Meanwhile. As our government, reorganizes. For 2019, we. Need to make decisions for the benefit, not of ourselves but. On behalf of the first baby born, in. 2109, I mean. This man was like. My father a. Father, figure to me we might not all know his name his, story, and his Congressional, Gold Medal suggest, that we should he, was my hero and he. Was why I joined the Marine Corps and so it was uh it. Was tough, it towers five stories, over a busy street and it's coming down it's just a really good example of, a, type. Of architecture just doesn't. Really exist too much in Denver they did try to save this thing that's. Nice. People. Are outside people. Are active, in this state it I think by osmosis, people. Like sports, people, like athletics. Nothing, bonds a community, like the sports team and when, you go around the, country like I do with sports when you're on a plane and you tell them you're from Denver, there's a lot of pride you understand. How special, the. Denver market is even. In the bad times this. Is a great sports market, it's just a cool place, to be. Of. All the comforts we provided plumb line services, the most important, one is trust, and we do whatever it takes to, earn it save, up to two thousand dollars on a carrier heating and cooling system, turn to the experts you trust at plumb line services. Nabina, for me means family, it means being part of a community where you're never alone. Being strong and independent being, Latino is really, everything, to me it's Who I am being, Latino means, celebrating. Life in a unique way. Next. Is a conversation, about what's happening in Colorado your views and mine we can be honest real what's on your mind get our attention with the hashtag hey next or email next at 9:00 news calm. With, our laser measured, Floor Liners. No, drill mud flaps, cargo. Liner a bump. Step and even seat protectors. WeatherTech. Has everything you need to keep winter, out of your vehicle, order, today at WeatherTech, comm maid right in America. We. Start to the new year things are starting to warm up around here, how about sixty, degrees on top tomorrow, yeah, it's gonna be just gorgeous, we have stormy skies out to the northwest and also to the southeast, into parts of Texas and Oklahoma where, they're dealing with snow none of that around here it actually looks relatively mild tonight we're down to 25, mostly, clear those, higher mountain valleys though Gunnison Alamosa I'm looking at you you're going sub-zero, but not quite as chilly as early, this morning, high pressure sets up across the state this is gonna bring us all that sunshine and the heat to we're talking six degrees on tap tomorrow with, all that sunshine light, winds around 50s. Across the eastern plains with some 40s up in the mountains a nice little warm-up on the way for you folks to 62.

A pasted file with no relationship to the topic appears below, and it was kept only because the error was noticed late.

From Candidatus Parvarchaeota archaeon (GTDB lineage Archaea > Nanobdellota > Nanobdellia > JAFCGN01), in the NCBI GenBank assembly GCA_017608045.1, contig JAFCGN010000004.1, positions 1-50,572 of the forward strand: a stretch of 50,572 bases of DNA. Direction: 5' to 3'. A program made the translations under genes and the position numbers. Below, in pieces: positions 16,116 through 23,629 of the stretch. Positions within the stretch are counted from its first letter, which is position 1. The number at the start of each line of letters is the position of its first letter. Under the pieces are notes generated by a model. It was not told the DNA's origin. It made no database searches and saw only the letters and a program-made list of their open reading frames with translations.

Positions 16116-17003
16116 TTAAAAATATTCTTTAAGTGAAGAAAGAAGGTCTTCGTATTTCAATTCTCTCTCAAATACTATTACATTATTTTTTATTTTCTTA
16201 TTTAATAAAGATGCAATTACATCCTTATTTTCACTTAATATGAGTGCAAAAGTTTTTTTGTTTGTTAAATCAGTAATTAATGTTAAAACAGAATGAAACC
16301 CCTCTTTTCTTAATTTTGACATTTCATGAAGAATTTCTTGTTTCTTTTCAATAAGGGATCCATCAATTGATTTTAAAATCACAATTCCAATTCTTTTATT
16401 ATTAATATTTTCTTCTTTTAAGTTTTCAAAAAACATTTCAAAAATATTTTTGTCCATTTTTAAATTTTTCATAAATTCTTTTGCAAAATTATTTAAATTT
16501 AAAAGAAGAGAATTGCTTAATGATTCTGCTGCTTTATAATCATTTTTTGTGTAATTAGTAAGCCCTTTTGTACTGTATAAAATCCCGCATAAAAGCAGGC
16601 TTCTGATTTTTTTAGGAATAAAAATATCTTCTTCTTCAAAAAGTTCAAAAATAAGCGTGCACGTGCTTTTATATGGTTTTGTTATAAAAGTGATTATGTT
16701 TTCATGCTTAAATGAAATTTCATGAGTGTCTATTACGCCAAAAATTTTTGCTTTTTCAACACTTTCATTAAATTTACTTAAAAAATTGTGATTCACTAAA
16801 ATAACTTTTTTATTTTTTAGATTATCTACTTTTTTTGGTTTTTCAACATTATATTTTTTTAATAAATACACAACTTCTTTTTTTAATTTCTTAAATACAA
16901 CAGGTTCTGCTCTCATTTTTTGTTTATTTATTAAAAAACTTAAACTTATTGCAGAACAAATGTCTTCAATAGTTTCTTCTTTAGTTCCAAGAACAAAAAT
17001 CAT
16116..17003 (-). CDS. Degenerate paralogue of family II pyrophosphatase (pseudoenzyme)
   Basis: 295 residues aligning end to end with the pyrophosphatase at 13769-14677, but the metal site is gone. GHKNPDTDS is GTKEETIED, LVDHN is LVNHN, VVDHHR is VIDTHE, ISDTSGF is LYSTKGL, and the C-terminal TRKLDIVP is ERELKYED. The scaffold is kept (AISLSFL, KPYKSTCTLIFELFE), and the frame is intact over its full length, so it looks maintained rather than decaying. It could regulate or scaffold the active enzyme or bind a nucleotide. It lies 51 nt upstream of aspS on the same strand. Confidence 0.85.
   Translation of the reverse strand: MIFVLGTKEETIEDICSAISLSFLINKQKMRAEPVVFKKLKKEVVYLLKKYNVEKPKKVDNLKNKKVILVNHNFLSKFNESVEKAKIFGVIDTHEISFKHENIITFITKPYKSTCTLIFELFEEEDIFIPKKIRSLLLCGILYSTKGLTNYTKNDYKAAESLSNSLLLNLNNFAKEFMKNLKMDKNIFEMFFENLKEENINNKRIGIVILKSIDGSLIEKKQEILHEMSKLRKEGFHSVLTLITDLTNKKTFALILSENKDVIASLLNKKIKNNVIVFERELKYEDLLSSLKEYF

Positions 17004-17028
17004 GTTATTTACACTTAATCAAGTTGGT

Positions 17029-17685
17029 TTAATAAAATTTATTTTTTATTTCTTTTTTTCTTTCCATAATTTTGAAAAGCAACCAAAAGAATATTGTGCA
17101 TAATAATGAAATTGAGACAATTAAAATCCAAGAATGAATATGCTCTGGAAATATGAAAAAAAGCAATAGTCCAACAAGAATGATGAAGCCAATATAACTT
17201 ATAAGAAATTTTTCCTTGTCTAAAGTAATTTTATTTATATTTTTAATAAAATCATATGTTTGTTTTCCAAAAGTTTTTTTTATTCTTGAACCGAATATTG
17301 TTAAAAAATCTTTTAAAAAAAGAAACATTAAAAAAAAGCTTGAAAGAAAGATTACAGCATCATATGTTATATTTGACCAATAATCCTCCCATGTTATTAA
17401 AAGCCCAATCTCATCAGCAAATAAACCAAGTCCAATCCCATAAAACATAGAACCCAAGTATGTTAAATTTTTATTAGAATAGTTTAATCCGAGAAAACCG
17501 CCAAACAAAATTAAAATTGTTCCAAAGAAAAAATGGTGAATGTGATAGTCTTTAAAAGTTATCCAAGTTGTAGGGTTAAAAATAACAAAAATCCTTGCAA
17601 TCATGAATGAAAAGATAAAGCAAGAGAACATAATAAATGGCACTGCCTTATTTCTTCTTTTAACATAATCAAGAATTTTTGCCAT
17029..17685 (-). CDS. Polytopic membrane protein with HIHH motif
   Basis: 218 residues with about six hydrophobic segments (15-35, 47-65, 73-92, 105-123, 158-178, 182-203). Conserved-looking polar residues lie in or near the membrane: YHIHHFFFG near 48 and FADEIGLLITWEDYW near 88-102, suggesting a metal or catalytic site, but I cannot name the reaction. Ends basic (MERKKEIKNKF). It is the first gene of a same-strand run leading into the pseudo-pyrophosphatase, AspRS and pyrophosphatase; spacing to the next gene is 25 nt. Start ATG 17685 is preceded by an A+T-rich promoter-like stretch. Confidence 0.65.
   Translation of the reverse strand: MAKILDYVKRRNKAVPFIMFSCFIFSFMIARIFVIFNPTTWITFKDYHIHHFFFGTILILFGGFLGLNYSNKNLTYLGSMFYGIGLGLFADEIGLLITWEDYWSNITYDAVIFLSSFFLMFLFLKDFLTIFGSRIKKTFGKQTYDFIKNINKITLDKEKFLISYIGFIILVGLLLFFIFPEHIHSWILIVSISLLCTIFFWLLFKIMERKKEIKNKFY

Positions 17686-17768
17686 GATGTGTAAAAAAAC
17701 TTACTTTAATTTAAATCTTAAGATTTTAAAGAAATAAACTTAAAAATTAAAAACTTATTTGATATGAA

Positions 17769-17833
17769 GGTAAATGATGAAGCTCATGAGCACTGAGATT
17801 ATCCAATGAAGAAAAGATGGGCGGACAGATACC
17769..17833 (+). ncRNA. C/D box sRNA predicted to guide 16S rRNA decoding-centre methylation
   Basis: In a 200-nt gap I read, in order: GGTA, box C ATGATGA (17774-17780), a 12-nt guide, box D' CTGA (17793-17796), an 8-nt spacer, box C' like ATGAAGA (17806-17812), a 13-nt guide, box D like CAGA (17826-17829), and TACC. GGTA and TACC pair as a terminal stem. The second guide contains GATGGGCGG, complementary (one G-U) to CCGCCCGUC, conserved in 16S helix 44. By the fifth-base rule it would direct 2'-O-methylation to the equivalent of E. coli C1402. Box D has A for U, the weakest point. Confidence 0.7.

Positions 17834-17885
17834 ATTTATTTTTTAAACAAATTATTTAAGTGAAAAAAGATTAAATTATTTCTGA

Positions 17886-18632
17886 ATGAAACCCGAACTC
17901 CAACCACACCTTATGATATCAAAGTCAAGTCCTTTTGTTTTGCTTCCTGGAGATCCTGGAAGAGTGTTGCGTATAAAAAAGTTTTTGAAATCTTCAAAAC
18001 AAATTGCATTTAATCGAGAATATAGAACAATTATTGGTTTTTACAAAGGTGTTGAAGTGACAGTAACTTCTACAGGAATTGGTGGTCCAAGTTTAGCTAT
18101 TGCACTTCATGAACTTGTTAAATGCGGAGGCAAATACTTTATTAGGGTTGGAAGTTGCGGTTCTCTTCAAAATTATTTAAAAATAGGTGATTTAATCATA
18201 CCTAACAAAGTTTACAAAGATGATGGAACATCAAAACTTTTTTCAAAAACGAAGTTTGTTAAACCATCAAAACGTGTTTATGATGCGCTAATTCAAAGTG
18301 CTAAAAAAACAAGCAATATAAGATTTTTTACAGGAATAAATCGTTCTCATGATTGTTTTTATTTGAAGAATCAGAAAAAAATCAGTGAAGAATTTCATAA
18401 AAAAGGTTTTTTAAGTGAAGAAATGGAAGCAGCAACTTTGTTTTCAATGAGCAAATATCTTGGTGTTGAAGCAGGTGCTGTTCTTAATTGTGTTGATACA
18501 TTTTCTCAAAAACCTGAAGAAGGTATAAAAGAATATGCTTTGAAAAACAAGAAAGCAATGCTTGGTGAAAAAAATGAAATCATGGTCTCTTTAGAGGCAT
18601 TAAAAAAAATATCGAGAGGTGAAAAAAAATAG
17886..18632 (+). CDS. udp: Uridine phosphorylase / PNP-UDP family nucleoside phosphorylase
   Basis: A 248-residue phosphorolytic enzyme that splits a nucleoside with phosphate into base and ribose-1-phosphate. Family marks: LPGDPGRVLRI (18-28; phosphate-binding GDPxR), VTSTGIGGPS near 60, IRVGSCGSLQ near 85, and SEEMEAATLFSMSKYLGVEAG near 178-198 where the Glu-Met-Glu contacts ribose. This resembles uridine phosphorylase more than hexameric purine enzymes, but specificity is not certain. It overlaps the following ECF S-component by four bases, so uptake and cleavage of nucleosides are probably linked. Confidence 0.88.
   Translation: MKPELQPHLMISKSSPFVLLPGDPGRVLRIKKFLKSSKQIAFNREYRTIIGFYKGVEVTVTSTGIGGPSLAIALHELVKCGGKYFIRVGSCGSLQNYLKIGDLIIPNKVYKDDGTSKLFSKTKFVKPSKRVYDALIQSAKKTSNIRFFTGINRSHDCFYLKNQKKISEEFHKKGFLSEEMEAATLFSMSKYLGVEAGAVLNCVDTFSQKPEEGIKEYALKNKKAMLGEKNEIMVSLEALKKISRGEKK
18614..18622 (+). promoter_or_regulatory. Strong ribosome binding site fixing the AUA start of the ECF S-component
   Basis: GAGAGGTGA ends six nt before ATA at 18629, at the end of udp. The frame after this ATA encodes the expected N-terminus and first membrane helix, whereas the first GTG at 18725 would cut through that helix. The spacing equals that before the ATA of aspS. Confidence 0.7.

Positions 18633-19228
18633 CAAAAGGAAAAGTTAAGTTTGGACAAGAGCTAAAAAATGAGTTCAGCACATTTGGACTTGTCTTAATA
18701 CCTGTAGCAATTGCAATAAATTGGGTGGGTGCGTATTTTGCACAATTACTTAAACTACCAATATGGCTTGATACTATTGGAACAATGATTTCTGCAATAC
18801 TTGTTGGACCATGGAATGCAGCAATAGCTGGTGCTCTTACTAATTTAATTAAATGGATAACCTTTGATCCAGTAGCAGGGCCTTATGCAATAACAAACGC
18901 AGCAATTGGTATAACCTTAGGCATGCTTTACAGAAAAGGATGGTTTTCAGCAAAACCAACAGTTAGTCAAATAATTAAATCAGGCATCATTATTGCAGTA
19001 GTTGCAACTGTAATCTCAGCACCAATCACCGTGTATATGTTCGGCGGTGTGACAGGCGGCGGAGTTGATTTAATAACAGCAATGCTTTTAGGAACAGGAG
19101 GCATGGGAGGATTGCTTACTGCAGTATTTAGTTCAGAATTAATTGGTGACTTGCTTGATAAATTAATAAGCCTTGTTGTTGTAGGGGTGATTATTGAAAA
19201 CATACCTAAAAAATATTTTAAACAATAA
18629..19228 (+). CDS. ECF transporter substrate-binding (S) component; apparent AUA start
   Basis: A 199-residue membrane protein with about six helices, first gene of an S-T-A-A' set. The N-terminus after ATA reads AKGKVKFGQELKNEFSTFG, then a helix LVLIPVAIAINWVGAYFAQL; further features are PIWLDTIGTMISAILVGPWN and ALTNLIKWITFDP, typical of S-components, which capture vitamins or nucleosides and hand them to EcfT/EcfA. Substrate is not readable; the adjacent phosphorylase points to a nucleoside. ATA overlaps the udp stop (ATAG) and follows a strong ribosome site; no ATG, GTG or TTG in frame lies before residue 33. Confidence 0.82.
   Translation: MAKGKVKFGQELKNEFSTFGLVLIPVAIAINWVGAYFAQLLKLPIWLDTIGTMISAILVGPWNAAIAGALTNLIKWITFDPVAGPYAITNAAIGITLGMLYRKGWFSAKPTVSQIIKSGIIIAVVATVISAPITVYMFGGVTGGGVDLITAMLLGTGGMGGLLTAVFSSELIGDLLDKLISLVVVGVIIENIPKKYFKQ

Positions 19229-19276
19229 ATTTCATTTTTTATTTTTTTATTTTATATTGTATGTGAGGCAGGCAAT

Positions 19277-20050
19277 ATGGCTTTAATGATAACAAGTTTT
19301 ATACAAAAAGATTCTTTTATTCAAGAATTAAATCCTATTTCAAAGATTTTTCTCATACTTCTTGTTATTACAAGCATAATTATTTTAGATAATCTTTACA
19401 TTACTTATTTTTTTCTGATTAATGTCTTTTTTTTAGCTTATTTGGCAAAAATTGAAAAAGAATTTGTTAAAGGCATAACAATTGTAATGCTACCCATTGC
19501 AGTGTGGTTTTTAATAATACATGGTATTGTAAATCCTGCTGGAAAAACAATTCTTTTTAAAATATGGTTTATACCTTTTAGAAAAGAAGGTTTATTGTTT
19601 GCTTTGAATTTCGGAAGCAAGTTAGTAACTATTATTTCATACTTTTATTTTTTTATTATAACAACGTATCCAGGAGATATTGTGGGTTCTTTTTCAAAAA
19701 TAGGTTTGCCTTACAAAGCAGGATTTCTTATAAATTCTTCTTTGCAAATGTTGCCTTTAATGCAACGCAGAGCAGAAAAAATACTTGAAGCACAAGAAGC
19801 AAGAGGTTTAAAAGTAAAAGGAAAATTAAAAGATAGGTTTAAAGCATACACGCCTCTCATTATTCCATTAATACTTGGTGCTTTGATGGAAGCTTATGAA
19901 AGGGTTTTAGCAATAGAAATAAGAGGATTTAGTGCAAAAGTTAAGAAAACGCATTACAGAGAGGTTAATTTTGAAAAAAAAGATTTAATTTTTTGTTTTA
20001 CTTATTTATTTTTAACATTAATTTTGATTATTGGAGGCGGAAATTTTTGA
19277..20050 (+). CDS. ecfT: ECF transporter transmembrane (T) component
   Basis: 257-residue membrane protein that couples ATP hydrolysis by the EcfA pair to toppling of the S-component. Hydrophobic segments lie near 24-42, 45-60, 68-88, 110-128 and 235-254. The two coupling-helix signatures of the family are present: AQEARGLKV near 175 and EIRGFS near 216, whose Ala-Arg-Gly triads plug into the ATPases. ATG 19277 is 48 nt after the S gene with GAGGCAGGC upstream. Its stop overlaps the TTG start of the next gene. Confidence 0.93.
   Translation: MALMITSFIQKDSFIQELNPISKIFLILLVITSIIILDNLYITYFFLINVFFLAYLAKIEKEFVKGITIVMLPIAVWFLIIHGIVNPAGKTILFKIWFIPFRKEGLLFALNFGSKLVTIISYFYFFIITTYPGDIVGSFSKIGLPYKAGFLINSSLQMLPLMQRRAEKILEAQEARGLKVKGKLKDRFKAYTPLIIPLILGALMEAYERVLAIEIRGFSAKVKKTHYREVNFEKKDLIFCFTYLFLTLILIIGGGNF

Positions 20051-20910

On Saturday loads. Of sunshine all that snow that felt oh it will be long gone would you have another storm system though, that moves in on Sunday I'll bring some snow to the high country maybe, a few flurries late, Sunday, night into early Monday morning a little cool off lower 50s and then look at that Kyle back to the 60s in no time oh wait we go Daniels right thank you I know, tonight. We, pause to honor a man who is not a household, name in our state those who did know him say, that he changed, the course of their lives sergeant. Major Archie, Robinson, passed away the day before Christmas Eve he was 89, he. Started serving in the US Marine Corps one is still segregated later, he would be awarded the Congressional Gold, Medal that's America's highest civilian, honor people. Who knew him for more than three decades help. Us remember his legacy, those. Values of Honor courage and commitment weren't. Just words to him I mean he lived them for 30 plus years in the Marine Corps my, name is Colonel, Scott Stebbins. And I, am here today to talk, to you about my. Teacher, my mentor my hero, SAR. Major archie, robinson. The. First time I met sir major Robinson, was in high school my sophomore year, 1983. I mean. This man was like my, father a, father, figure to me he. Was the reason I joined the Marine Corps I think. From 1942. To 1949. The. Marine Corps was segregated. So. Black Marines went, to Montford Point and white, Marines went to. Parris, Island I mean. He endured you. Know a lot of racism, a lot of segregation he, didn't get all the good jobs or he was a Stewart, and, a wardroom aboard, a ship you know serving serving, officers, but, that's not what he wanted to do that's not why he joined the Marine Corps he wanted to fight he. Would, purposely. Screw. Up pour. Coffee on officers, just. To get out of being a cook or out of a Stewart so, that they would ship him off you know to the frontlines and he, fought in Korea. 1953. With Fox Company 2nd, battalion 5th Marines, and. Then he was also in. Vietnam from. 1968. To 1969. So. He retired from the Marine Corps after 30 years of service and then, he, still wanted to be a Marine and so he became a sistent military instructor at Adam. City High School in Commerce, City he. Would take these at-risk. Kids, and teach them about history. And, about. Leadership. And, about being a good citizen he. Taught us we're, all Marines it doesn't matter what your race color. Creed religion. Or, whatever your marine first. Anyone. Who wants to pay their respects as sergeant major Robinson, is welcome at the memorial, service tomorrow, at Harvey Park Church and afterward. He'll be buried with full military honors at Fort, Logan that's, at 2:15, in the afternoon. Denver. Is losing a very recognizable piece. Of the city just because the building is lost doesn't mean it didn't have significance, the, bridge to the future, will, soon be the past and, what happens, when, the people who put up the signs don't. Bother to read the signs, next. Listen. Up pizza you might only be five dollars on fries but you've got all the makings of a champion. For. Five dollars on Fridays get a large sausage cheese or pepperoni fence we make it you, bake it Papa, Murphy's the. Whole idea, of next, is that, we want you to hear things and say right on that's, what I'm thinking, and we also want you to hear things that make you squirm a little bit make you uncomfortable perspectives. That you might not have considered but are still thoughtful, and it's okay if you hear things that you don't like because you're smart enough to decide whether or not you agree with it let's consider different perspectives, let's give you good information so. That you can make smart choices you. Should expect to see and hear things that you have not seen and heard anywhere, else people. Are outside people. Are active, in this state and I think by osmosis, people. Like sports, people. Like athletics. Nothing, bonds a community, like the sports team and when, you go around the country like I do with sports when you're on a plane and you tell them you're from Denver, there's a lot of pride you understand. How special, the. Denver market is even. In the bad times this. Is a great sports market, it's just a cool place, to be. Nadine. A for me means family, being Latino to me. Having, pride in my heritage. It means being part of the community where you're never alone Latinas being strong and independent being, Latino is really, everything, to me it's Who I am being, latina, to me means that I can achieve whatever I want, what latina means to me is being bold it's being creative, innovative. Resourceful. Being, latina, means celebrating, life in a unique way. I'm. Kind of just on the cusp of making it to that, next level so I just got to stay ready at all times if you can play football you can play the best role you play, tennis, but you can't play fight.